Thursday, September 28, 2006

Singing in the vineyard
Tractor full of grapes
Zelen grapes
Making wine in Slovenia

All of the Primorska region is making wine. The rains of August have stopped and the sun has warmed the grapes into a luscious sweetness. Tractors grumble on the roads pulling red, gray or green plastic crates behind on a metal platform over flowing with black-purple or golden grapes. The fruit flies are in heaven.

We pile into Joško’s ancient Russian made small land rover and bump up and up a narrow wagon path past rows and rows of grapes belonging to friends and family from the valley. How Joško knows which vines are his I have no idea, but there seems to be no confusion as to where he is going. We each have a bucket and pruning shears and we start first with the pinot grigio, then to the muscat and then the zelen, a native white grape. The cut grapes drip with sun warmed sweetness oozing sticky down my arm. Some are huge translucent bunches; the others are tight clusters wrapped around the wires and vines and difficult to cut off. The grapes are small this year, but sweet. July was a drought, August there was too much rain and September has been sunny and warm. With the high level of sweetness the wine will have a higher alcohol content, 13% is expected and no sugar will be added.

Tanya and Miloš pick their grapes and put them in a large plastic vat for 3 days. They crush and stir the mixture and keep the vat covered with a giant piece of canvas. After the 3 days they drain the juice into a galvanized vat and press the pulp in a machine to extract the remaining juice. They leave the juice to ferment in the vat with a valve allowing the gas to escape flavoring the air with a sweet tang. Over the next 10 weeks they transfer the liquid to other containers a couple of times and throw away the sediment. On 11 November St. Martin turns the juice into wine, the common drink for all occasions for the rest of the year. Homemade wine is poured directly from the vat and served in plastic bottles that once held water and no one seems to worry about oxidation or the fragile qualities of wine, they just enjoy the sweetness of the nectar of the gods.

Because Joško makes more wine than Tanya and Miloš the process is more elaborate. There were a dozen friends and family who pick buckets and buckets of grapes for hours. The crates are loaded on tractors and trailers to be dragged down the hill to the house. In the garage the sticky sweet grapes are put in a grinder that removes the stems and then the grapes are pumped into a press. The slurry sits all night to strengthen the bouquet of the wine and in the morning the press will extract the juice and send it through a tube directly to the vat in the wine cellar.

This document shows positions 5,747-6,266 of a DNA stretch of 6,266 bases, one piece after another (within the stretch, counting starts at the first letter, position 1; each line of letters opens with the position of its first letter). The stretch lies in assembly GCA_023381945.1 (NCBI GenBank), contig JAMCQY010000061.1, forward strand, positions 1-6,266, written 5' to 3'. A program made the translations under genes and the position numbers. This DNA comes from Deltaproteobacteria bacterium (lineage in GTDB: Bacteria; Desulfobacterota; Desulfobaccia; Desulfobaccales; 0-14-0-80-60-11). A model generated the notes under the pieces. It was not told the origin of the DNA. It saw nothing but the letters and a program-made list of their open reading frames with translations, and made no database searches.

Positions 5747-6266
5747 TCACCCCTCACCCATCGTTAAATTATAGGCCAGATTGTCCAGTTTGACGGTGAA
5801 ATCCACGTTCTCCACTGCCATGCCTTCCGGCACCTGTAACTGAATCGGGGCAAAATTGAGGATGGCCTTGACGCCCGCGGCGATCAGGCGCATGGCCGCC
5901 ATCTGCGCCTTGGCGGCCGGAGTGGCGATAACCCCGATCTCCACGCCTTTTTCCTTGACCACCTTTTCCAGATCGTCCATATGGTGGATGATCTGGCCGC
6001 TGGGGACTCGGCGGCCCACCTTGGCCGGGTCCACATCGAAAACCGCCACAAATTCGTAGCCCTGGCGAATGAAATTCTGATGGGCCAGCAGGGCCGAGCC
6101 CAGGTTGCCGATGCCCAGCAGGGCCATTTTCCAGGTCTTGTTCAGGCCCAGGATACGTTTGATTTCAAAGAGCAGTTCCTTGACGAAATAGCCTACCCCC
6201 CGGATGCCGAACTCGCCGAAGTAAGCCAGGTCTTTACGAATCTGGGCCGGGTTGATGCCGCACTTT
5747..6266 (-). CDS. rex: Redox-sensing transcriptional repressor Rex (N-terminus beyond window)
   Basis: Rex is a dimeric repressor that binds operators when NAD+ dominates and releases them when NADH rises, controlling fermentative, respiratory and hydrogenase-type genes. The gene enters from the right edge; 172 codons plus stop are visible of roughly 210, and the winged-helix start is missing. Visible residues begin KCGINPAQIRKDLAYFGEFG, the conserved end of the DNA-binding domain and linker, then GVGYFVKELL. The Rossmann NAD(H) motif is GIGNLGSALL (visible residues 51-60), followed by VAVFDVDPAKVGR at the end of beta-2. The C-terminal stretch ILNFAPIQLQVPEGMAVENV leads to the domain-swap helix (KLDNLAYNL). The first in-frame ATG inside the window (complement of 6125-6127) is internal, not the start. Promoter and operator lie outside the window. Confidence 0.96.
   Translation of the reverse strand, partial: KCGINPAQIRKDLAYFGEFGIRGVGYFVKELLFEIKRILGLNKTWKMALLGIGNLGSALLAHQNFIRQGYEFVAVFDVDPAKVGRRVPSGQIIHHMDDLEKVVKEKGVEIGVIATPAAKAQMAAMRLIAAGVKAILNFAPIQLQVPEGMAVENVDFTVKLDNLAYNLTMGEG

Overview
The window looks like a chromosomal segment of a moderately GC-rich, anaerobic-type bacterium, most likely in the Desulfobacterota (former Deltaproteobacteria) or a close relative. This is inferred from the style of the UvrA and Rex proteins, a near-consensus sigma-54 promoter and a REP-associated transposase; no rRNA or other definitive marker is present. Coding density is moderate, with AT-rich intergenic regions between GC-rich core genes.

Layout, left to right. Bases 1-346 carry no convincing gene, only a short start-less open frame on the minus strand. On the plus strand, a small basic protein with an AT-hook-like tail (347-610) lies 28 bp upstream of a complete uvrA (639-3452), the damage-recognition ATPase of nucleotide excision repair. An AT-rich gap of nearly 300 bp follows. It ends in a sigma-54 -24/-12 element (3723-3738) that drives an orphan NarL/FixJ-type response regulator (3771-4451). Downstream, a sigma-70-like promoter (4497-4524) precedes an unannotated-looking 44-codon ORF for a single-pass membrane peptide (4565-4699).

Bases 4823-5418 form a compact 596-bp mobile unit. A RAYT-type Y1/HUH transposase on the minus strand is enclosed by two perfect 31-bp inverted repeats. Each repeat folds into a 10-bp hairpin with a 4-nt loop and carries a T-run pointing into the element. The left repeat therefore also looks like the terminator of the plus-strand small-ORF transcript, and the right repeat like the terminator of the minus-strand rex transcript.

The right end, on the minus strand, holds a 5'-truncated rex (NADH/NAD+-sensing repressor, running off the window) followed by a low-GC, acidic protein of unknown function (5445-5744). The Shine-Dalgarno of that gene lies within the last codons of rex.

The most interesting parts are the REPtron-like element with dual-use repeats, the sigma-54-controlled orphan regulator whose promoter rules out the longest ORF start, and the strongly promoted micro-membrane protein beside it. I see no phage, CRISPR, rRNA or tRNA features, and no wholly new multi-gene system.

After all the stickiness is washed off our hands and tools we sit around the large table in the wine cellar and are served a meal that matches our hunger. Barley soup, fried eggplant, tomato slices, prušt, potatoes, zucchini quiche, salad, pork, chicken and apple strudel all served with 3 kinds of zelen wine that was made in 3 different vats, and each tasting remarkably different. All this food is accompanied with extreme bouts of laughter and wild attempts of speaking Slovene, Italian and English.

Once the juice is pumped into a vat it is then pumped again through a larger vat that has an outer envelope wall holding cold water, which cools the temperature of the juice. Sulfur is added to aid clarity and gelatin is added to help the sediment settle to the bottom of the vat. The fermenting juice will be transferred a number of times to clean vats and the sediment is disposed of.

While cutting grapes my partner cut my finger instead of a cluster of grapes. It was a deep gash close to the nail of my index finger that refused to stop bleeding. Since I donated my blood to the cause of this wine we have now labeled a vat “Kay’s Wine”. Each week after choir practice I test “my wine” tasting its process of becoming wine. Three days after the picking, the juice begins to have a little tang of fermentation, but still tastes good, the second week the juice flavor is even tangier, the third week the liquid was a dull cloudy mustard color and the taste no longer resembles the juice flavor. It lacks the rich sweetness, but instead is a tad bland bitter flavor. The fourth week the liquid was still cloudy, but is becoming a golden color and the flavor has the hint of wine; it is definitely taking a turn to satisfy the palate. In three more weeks the miracle of juice to wine will be complete and Bacchus and St. Martin will join hands across time for all cultures to celebrate.